Archive for September 2017

Philosopher King

September 18, 2017

It is, I think, not so fashionable these days to consider history in terms of monarchs and leaders. To many, kings and generals have hijacked the ‘story’ that really belongs to those whose lives were more of a struggle and who paid the price for royal vanity or incompetence. Then again, the popularity of novels or television programmes such as Wolf Hall might suggest that we still find it interesting to assess the past through the eyes of the powerful.

Friedrich der Große

For much of my youth I was in the presence of a copy of this rather famous painting of Frederick the Great, by the artist Anton Graff, painted in 1781 when the King was 69 years old, five years before he died.

It hung in our family home. My father was something of an admirer of the Prussian king. I probably never thought about it (or him) to any great extent at the time, except when I encountered some references to Frederick in history lessons. But a friend of mine who was a regular visitor to the house found the portrait disconcerting, and always claimed that Frederick eyed up the modern world with obvious disapproval and kept his gaze firmly on us as we did whatever we did back then.

So although I knew next to nothing about Frederick, he was a very definite presence in my youth. Then I left the parental home and, frankly, forgot all about him and Prussia and the times in which he lived. If I ever knew much about them in the first place. Recently someone gave me a book about Frederick, and I got interested.

As we sometimes wonder about the qualities (or lack of them) of our contemporary politicians, it is interesting to reflect on Friedrich der Große, King of Prussia from 1740 to 1786. In many ways one could describe him as the architect of the modern concept of the state. Although some will record him as a military leader who secured Prussia’s place as a growing European power, it is more interesting to note his establishment of a civil service, of his (relatively speaking) support for a free press, of his status as a patron of literature, music and art, of his championing of science and philosophy (his relationship with Voltaire in particular). In addition, he was a composer and performer of music – indeed a composer of music that is still played and recorded, his flute concertos being the most popular.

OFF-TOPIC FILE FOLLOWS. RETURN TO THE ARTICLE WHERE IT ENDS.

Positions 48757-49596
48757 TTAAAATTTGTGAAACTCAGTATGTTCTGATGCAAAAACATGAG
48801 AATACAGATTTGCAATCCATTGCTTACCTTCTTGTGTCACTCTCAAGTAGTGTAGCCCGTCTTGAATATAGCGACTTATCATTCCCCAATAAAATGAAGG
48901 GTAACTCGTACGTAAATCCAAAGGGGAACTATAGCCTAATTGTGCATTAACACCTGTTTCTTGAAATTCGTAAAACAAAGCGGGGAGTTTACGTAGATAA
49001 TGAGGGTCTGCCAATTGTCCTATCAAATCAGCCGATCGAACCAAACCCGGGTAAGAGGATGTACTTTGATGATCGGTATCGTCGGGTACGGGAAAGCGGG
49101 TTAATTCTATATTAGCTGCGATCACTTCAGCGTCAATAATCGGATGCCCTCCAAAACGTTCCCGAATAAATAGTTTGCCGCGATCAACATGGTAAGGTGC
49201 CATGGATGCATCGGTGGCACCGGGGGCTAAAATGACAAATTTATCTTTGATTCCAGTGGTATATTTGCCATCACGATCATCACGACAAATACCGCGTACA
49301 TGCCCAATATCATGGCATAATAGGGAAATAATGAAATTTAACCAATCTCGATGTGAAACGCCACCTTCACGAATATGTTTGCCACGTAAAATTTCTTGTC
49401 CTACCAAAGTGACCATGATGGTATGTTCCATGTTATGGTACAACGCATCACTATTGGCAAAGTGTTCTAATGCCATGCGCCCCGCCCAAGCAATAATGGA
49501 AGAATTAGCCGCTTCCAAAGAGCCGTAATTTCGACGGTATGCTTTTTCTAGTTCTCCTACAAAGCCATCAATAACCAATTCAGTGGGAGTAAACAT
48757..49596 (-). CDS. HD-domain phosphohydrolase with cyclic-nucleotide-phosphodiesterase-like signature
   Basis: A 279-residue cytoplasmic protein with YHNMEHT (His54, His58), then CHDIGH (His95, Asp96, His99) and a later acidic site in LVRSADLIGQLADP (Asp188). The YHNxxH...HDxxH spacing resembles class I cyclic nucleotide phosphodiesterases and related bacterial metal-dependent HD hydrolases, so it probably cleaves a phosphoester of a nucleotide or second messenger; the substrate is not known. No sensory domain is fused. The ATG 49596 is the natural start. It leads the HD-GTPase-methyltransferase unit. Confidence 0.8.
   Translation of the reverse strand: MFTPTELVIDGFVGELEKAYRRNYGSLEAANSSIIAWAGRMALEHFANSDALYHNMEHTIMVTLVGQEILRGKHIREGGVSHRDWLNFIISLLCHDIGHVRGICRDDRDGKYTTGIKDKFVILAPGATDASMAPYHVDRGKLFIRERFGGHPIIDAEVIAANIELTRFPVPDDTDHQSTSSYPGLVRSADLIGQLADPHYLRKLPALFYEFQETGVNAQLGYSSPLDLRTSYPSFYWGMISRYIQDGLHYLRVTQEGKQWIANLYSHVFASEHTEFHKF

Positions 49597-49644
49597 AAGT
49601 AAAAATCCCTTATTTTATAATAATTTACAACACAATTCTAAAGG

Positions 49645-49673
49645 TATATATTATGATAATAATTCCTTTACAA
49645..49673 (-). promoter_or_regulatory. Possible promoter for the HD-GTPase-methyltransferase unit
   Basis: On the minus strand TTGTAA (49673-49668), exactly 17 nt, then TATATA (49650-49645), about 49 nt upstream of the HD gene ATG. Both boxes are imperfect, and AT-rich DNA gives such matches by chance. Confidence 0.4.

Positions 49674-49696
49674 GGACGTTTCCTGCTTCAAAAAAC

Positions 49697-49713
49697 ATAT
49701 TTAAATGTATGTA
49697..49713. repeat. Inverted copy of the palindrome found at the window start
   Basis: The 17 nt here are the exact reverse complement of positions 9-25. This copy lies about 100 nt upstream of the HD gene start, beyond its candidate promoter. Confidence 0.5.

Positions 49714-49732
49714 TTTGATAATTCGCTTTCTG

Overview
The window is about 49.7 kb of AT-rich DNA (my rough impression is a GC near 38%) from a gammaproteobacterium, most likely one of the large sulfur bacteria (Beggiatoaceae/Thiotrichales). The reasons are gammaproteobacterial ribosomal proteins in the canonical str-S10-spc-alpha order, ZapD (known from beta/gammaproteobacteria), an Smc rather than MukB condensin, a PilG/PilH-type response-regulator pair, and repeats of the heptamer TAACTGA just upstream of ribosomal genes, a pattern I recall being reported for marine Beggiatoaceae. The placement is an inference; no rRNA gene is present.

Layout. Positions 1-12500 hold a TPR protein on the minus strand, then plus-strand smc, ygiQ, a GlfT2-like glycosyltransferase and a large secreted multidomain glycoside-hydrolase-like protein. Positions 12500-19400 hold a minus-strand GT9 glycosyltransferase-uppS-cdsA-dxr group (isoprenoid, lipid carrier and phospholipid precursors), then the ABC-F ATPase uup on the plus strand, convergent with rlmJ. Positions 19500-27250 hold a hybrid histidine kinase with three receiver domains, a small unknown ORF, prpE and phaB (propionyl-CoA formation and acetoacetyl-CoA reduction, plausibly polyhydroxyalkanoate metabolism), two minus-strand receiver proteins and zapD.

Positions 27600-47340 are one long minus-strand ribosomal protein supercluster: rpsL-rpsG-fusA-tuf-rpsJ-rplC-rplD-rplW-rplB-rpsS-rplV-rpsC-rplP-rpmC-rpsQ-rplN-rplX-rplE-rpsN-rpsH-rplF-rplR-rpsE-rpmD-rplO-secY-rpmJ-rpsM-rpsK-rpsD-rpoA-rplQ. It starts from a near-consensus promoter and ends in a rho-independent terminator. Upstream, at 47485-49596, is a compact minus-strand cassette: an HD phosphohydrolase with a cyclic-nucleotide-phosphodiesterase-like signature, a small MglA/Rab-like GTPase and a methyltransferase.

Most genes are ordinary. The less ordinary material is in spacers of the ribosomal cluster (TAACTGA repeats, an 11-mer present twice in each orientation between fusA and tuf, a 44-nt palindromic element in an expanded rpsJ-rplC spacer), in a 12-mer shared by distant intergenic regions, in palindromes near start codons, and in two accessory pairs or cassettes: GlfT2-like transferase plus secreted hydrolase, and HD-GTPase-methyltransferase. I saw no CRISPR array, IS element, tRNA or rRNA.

Sometimes we don’t really know what we want of our leaders. Sometimes we put up with leaders who manifestly will not give us what we need. The ‘enlightened absolutism’ offered in the 18th century by Der Alte Fritz really wouldn’t do today. But the enlightened intellectual engagement might. At least I would like to think so.

I now have the portrait that hung on my father’s wall. I don’t think I’ll take it down.

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The mysteries of academic recruitment

September 11, 2017

I have no idea on how many occasions I have set on university selection panels to fill academic or other vacancies, both in the various universities in which I have worked and in other institutions. Nor, to be honest, am I sure how often I personally got the decision right or wrong. And yet, these decisions change people’s lives and the destiny of institutions.